Interest in moving risk management and insurance studies forward quickly gained momentum. Berryman became the first director of the Insurance and Financial Services Center, and Barry Smith, a college of business faculty member and editor of the CPCU Journal at the time, was the first holder of the Mountain States Insurance Group Chair—the first endowed chair in the NMSU College of Business. The Insurance and Financial Service Center, which supports students and studies financial issues of interest to New Mexico and the southwest region, was also established in 2004.

Industry Support

The region does not seem, at first, to be a place that could offer a lot of support for a college RMI program. The state counts only two significant domestic nonhealth insurance companies, a statewide population of 2 million and ranks at or near the bottom in many desirable categories—last in public education (K-12), next-to-last in child well-being. But support from the few local insurance companies is significant.

Mountain States Insurance Group, with significant backing from Edward Lujan, an NMSU alumnus and chairman of the board for the Manuel Lujan Agencies, created the Mountain States Insurance Group Endowed Chair with a $1 million donation.

The other New Mexico-based insurer, New Mexico Mutual (NMM) has contributed more than $500,000 over the past decade.

The IIANM also has been very supportive of the RMI program. A yearly golf tournament, sponsored jointly by the IIANM/NMM Foundation, provided $10,000 in annual scholarship funds to RMI students at NMSU for nearly a decade. Upon the liquidation of the Foundation in 2014, another $50,000 was provided to the RMI program at NMSU, split between operating expenses and an endowed scholarship.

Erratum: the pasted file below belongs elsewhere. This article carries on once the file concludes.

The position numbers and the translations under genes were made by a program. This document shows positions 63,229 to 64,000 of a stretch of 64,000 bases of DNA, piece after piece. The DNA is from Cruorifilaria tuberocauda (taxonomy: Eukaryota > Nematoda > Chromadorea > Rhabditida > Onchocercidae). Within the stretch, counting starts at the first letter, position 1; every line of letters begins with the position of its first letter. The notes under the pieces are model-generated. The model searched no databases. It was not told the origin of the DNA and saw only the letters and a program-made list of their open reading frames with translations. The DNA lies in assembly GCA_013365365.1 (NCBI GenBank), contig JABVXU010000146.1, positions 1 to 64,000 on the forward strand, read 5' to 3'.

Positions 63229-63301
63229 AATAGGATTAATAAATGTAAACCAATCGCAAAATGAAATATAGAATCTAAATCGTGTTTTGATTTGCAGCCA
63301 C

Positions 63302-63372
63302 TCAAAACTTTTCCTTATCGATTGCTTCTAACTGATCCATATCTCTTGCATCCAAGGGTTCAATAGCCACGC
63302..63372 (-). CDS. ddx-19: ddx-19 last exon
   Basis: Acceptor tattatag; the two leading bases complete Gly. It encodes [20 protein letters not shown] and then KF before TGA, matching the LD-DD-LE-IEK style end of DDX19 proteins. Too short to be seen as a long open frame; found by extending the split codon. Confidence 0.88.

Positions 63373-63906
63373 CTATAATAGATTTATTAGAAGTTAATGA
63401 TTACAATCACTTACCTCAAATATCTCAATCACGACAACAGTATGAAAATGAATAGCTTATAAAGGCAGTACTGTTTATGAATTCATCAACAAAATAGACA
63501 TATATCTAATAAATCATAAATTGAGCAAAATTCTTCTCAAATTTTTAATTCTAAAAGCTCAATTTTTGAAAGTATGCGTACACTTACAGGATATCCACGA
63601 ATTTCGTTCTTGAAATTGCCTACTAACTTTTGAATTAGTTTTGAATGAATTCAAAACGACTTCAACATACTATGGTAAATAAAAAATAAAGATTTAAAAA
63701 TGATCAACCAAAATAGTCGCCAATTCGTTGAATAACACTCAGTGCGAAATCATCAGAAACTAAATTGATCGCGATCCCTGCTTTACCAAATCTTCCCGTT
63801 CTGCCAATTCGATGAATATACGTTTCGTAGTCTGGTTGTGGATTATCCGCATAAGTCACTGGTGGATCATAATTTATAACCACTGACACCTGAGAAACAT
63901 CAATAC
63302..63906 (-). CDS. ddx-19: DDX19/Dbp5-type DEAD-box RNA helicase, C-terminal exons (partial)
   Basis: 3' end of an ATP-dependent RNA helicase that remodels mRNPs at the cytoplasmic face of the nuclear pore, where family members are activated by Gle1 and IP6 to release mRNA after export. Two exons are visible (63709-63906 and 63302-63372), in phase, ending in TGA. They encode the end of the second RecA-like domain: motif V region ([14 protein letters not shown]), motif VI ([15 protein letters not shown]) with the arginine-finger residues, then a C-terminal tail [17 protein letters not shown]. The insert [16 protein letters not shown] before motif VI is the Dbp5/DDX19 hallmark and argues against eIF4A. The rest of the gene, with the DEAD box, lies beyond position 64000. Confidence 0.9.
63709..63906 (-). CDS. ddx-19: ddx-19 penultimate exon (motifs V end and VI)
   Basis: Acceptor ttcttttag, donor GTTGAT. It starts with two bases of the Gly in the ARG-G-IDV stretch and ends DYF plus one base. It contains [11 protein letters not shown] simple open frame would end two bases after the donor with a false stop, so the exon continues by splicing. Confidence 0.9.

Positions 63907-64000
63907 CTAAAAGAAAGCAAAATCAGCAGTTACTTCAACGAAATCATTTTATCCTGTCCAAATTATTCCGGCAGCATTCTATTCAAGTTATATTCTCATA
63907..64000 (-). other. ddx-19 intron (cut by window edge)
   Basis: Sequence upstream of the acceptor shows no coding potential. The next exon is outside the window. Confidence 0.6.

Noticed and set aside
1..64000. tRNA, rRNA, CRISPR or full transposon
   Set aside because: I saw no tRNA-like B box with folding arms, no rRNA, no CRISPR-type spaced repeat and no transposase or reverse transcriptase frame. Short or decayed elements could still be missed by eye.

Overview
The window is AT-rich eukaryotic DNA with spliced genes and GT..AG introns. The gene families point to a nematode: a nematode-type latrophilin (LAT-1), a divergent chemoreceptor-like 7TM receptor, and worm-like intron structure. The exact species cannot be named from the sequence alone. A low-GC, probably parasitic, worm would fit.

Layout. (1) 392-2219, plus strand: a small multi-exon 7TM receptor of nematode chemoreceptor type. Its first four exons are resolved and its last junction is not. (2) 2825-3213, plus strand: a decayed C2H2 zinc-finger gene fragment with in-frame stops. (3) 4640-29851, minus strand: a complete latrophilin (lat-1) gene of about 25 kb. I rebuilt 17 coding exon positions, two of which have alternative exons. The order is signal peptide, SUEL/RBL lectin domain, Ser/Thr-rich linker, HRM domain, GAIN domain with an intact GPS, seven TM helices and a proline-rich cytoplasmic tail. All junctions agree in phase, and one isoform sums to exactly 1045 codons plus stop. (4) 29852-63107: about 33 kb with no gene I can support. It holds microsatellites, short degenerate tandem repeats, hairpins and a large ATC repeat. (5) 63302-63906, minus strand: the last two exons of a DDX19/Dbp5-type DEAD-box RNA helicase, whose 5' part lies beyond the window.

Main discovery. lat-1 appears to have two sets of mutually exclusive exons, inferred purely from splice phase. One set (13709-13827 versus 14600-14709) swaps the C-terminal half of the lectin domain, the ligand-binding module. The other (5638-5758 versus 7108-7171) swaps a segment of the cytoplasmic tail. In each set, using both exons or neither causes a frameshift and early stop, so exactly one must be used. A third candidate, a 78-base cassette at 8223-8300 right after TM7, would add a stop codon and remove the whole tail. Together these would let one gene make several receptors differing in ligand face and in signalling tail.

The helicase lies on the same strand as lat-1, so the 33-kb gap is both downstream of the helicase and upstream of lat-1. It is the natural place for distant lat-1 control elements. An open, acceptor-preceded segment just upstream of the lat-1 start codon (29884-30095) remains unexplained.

A Personal Journey

College RMI programs also need a champion.

When I accepted the Mountain States Insurance Group Endowed Chair position in 2006, I was seeking a new challenge in my career as a professor of risk management and insurance.

I had been an instructor in the Department of Finance and Management at Indiana State University in the early 1990s, where I observed one of the most successful regional RMI programs. I completed my doctoral studies at University of Georgia in 1999. My first position after receiving my doctoral degree was at Illinois Wesleyan University. With a total enrollment of around 2,100 students, IWU may well have been the smallest school with an RMI major and minor. Being in the same twin cities where State Farm Insurance and Country Insurance &Financial Services were headquartered played in major role in that development. While in Illinois, insurance professionals from all areas of the industry would volunteer as speakers at RMI classes. The largest CPCU chapter at the time was also in Bloomington, Illinois. From that background, I moved to the Southwest/Mountain States region, to one of the poorest counties in one of the poorest states in the United States.